However, Airservices holds significant concerns about commentary in the report regarding the management of probity as it relates to the overall OneSKY tender process, which could lead the reader to draw conclusions in relation to the integrity of the tender process that are not supported by evidence.*
Airservices maintains that the tender evaluation arrangements in place were robust, and strongly refutes any suggestion that perceived conflicts at any stage created, or had the potential to create, an actual conflict of interest that could adversely impact the integrity of the OneSKY tender process.
ANAO comments on Airservices’ summary response
* The analysis and findings that support the audit conclusions are set out in detail in the chapters of the audit report. Based on the audit work undertaken to date, the ANAO has not made a conclusion as to whether actual conflicts of interest arose and impacted on the actual tender process (a matter that will be examined in the second performance audit—see paragraph 1.12).
The OneSKY Australia program
1.1 Airservices Australia (Airservices) is responsible for managing Australia’s airspace in accordance with the Chicago Convention on International Civil Aviation.4 Airservices is principally funded by revenue from industry, involving charges for enroute, terminal navigation and aviation rescue and firefighting services. The level of charges is based on five year forecasts Airservices prepares of activity levels (including traffic volumes), operating costs and capital expenditure.
1.2 Airservices provides civilian airspace management via The Australian Advanced Air Traffic Management System (TAAATS).5 The existing air traffic management (ATM) platform is operated under contract by Thales Australia (Thales), utilising hardware originally installed in 1996. There has been a continual program of incremental software upgrades to meet new requirements and technologies. The platform’s life and associated contract with Thales were due to expire in 2015. A further hardware upgrade and associated deed of variation to the existing support contract with Thales extended the operational capacity of the existing system, but Airservices identified limits to the capacity to extend the economic life of type beyond 2018. The program initiated by Airservices for consideration of future ATM options was the Air Traffic Management Future Systems program (AFS program).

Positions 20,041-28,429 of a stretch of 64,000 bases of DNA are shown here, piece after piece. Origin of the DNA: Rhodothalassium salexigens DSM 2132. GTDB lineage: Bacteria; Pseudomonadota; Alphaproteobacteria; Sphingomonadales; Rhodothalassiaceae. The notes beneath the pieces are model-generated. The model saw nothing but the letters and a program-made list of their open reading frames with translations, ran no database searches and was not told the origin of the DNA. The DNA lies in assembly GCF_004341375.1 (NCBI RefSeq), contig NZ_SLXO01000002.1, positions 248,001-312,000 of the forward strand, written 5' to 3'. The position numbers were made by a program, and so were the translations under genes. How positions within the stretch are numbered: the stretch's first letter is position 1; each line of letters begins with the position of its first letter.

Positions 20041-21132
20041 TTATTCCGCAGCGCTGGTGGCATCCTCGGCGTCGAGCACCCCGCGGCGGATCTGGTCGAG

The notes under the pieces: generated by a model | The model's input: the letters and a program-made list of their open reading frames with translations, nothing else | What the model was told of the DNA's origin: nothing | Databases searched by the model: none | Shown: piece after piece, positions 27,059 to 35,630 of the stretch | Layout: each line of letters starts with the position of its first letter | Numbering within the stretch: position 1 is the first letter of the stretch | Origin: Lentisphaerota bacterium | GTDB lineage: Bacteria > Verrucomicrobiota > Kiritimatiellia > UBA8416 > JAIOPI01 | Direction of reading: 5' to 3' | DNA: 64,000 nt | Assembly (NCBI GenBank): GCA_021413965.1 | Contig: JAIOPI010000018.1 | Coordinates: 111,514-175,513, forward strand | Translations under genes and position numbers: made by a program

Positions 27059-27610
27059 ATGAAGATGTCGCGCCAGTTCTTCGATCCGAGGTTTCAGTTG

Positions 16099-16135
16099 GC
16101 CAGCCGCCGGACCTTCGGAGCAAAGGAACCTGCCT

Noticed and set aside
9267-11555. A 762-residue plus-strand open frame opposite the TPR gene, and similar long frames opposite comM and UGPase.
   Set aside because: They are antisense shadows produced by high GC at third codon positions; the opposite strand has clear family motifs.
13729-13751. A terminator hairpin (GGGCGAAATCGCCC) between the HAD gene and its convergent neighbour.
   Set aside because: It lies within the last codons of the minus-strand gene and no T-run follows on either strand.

1.3 The Department of Defence (Defence) is responsible for military aviation operations and air traffic control (including at airports with a shared civil and military use). At approximately the same time as the TAAATS platform was commissioned, Defence commissioned a separate ATM platform for military aircraft, known as the Australian Defence Air Traffic System (ADATS). ADATS is supplied under contract by Raytheon Australia Pty Ltd (Raytheon). ADATS is similarly due to reach the end of its useful life in the latter part of this decade. Following the cessation of initial consideration of systems harmonisation, Defence initiated phase three of Project AIR5431 to replace ADATS.
1.4 The December 2009 National Aviation White Paper identified expected benefits from synchronising civil and military air traffic management. The activities identified in the White Paper for the implementation of a comprehensive, collaborative approach to nation-wide air traffic management included the procurement of a single solution to replace the separate systems.
1.5 Delivery of the joint initiative commenced in 2010, with a Request for Information being issued to industry. The Airservices AFS program and Defence AIR5431 Phase 3 project are now represented jointly as OneSKY Australia. Within the overall OneSKY Australia program, Airservices is the lead agency for the joint procurement of a Civil Military Air Traffic Management System (CMATS). CMATS is intended to be delivered through contracts between Airservices and the successful tenderer, with a separate agreement being established between Airservices and Defence for the on-supply of services and goods/supplies. A Request for Tender (RFT) for the joint procurement was released on 28 June 2013. The RFT closed on 30 October 2013, with six tenders being received (including from the incumbent providers of both the Airservices and Defence ATM platforms).